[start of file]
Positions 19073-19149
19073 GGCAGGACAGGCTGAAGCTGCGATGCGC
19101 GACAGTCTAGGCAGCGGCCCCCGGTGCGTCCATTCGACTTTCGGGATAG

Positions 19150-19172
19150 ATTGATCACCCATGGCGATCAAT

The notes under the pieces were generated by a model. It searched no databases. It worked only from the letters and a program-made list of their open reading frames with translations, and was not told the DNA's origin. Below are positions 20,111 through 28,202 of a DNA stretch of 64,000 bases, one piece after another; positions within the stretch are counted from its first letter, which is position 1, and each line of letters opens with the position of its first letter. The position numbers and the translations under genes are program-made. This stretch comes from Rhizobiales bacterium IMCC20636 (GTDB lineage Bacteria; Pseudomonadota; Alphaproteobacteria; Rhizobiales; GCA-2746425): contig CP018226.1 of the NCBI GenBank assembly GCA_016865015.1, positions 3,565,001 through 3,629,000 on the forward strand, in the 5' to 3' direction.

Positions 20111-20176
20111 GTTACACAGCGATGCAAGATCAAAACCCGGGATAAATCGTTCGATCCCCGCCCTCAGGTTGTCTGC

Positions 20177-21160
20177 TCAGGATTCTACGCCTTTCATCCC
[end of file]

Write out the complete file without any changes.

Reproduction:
Positions 19073-19149
19073 GGCAGGACAGGCTGAAGCTGCGATGCGC
19101 GACAGTCTAGGCAGCGGCCCCCGGTGCGTCCATTCGACTTTCGGGATAG

Positions 19150-19172
19150 ATTGATCACCCATGGCGATCAAT

The notes under the pieces were generated by a model. It searched no databases. It worked only from the letters and a program-made list of their open reading frames with translations, and was not told the DNA's origin. Below are positions 20,111 through 28,202 of a DNA stretch of 64,000 bases, one piece after another; positions within the stretch are counted from its first letter, which is position 1, and each line of letters opens with the position of its first letter. The position numbers and the translations under genes are program-made. This stretch comes from Rhizobiales bacterium IMCC20636 (GTDB lineage Bacteria; Pseudomonadota; Alphaproteobacteria; Rhizobiales; GCA-2746425): contig CP018226.1 of the NCBI GenBank assembly GCA_016865015.1, positions 3,565,001 through 3,629,000 on the forward strand, in the 5' to 3' direction.

Positions 20111-20176
20111 GTTACACAGCGATGCAAGATCAAAACCCGGGATAAATCGTTCGATCCCCGCCCTCAGGTTGTCTGC

Positions 20177-21160
20177 TCAGGATTCTACGCCTTTCATCCC